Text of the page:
Goats ownership (head) 4.0 4.1 0.84
Experience on keeping animal (year) 13.0 8.7 0.00
Goats composition (head):      
Pre-weaning (0-3 month) 0.5 1.2 0.00
Post weaning (3-6 month) 0.5 0.3 0.18
Young (6-12 month) 0.9 0.6 0.12
Adult (more than 12 months) 2.1 1.9 0.34
Status of ownership (%)      
Private 95.5 76.2  
Sharing 4.5


Land ownership (hectare): 1.1 0.2  
Objectives (%):      
Saving 34.5 85.7  
Manure 27.6 0.0  
Commercial 37.9 14.3  
Farming system (%):      
Feedlot 27.2 0.0  
Breeding 72.8 90.5  
Mixed 0


Production system (%):      
Full confinement 100.0 100.0  
Grazing 0 0  
Mixed 0 0  
Heat detection ability (%):      
Very good 29.2 9.5  
Good 54.2 9.5  
Ample 16.6 42.9  
Poor 0.0 38.1  
Feed offered Roughages (cassava leaves, ground nut straw, leucaena, gliricidia, jackfruit leaves), native and improved grass

Cassava leaves

Native grass




4 head/farmers, mostly adult goats. Most Bligon goat farmers owned their goats, while 24% of Kejobong goat farmers kept goats through sharing arrangement with other farmers. The experience in keeping animals was higher in Bligon than Kejobong goats farmers. Moreover, Bligon farmers owned 5 times the land area than Kejobong farmers.


The majority of Kejobong goat’s farmers kept goats for saving reason, whereas in Bligon goat’s farmers, the reason for keeping goats was varied widely, either for saving, manure and main income, however, Bligon goat’s farmers tended to keep their animal for business compared to Kejobong goats’ farmers. None of the farmers kept their goats under grazing systems, and goats were kept with full confinement systems.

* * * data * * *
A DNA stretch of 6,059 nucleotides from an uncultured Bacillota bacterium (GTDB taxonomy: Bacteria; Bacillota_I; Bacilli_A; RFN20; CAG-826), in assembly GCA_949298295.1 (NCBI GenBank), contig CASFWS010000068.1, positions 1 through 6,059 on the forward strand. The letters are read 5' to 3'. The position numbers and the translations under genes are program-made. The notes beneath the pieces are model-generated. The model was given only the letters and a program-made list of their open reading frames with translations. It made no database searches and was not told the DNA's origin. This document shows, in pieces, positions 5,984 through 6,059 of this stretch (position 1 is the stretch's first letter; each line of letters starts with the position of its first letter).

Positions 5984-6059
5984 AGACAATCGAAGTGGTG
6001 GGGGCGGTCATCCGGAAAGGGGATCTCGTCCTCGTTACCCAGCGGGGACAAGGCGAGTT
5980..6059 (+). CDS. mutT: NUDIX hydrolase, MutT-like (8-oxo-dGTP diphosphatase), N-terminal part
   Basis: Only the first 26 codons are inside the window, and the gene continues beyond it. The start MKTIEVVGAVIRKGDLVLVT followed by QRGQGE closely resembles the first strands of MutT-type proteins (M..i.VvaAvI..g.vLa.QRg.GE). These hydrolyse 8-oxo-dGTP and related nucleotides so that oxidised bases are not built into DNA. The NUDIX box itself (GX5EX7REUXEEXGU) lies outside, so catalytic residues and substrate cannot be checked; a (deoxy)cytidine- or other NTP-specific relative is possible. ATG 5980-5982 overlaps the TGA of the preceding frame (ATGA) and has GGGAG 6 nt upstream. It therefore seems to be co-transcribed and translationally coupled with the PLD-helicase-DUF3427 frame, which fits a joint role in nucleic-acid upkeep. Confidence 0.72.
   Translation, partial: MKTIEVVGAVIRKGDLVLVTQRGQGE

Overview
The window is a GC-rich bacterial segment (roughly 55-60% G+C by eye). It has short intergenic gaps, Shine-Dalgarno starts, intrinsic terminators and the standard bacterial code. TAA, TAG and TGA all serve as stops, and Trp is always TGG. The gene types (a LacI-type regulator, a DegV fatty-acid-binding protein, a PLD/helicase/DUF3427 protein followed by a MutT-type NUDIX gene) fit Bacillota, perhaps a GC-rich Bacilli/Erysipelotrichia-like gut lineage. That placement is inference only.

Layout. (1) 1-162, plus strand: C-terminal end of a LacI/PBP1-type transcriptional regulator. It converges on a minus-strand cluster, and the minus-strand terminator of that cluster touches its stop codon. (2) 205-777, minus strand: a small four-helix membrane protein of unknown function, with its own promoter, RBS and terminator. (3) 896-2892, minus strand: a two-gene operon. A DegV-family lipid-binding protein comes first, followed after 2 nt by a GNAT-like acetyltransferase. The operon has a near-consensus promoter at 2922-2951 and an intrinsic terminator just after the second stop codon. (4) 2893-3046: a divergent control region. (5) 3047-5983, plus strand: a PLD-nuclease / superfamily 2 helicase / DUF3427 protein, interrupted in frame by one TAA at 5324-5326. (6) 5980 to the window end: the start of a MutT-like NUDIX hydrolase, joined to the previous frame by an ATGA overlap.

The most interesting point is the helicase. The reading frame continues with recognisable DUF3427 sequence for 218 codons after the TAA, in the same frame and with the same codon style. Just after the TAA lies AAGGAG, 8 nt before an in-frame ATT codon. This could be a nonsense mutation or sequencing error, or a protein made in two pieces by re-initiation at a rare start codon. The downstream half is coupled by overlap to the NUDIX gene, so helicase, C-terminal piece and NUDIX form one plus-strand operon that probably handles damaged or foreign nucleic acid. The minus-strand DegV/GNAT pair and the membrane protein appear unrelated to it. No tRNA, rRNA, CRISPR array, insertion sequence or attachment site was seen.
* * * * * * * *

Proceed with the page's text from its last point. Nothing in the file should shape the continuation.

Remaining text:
Body sizes of Bligon and Kejobong goats

Table 2 presents body sizes of Bligon and Kejobong goats at different sex and age categories. Kejobong kids had higher body length and rump height (P<0.01) than Bligon kids at the same ages. There was no interaction effect of sex and breed found on the body sizes of goats.


Table 2: Body sizes of Kejobong and Bligon goats (of different sex and age).


Age (month) Body size (Cm) Bligon Kejobong
Male Female Male Female

Chest girthns

43.0±1.77 42.7±4.03 43.2±3.18 43.2±4.40
Body length





Rump height





Ear lengthns

15.5±1.01 15.1±1.72 16.8±0.92 17.8±0.73
6 Chest girth





Body length





Rump height





Ear lengthns

18.3±1.50 18.3±1.39 18.2±0.52 18.6±0.37
12 Chest girth





Body length





Rump height





Ear length





24 Chest girth

71.8±3.66 a

69.9±5.73 b

74.0±3.06 a

71.4±1.31 a

Body length

65.0±4.23 b

56.7±3.78 a

59.7±2.60 a

60.1±0.79 a

Rump height

69.0±6.09 b

60.6±3.56 a

62.7±0.89 a

63.8±1.31 a

Ear length

23.7±2.41 a

20.6±1.99 b

22.0±1.53 a

19.4±0.93 b

a,b,c Different superscripts denote significant differences between means within rows (P<0.01).


On six-month-olds, Kejobong goats had higher body size (P<0.01) than those of Bligon goats in all parameters, either for male or female goats, except for ear length, however, there was no interaction effect of sex and breed of goats on the body sizes.


On one-year-olds, Kejobong goats had significantly (P<0.01) higher body size than those of Bligon goats. In Kejobong goats, a male has a longer body than female, while in Bligon goats, a male has higher rump than the female.


On two-year-olds, female Bligon goat significantly has the lowest chest girth, body length and rump height. Male Bligon goat, however, has the longest body, ear and highest rump.


Reproductive performance of Bligon and Kejobong doe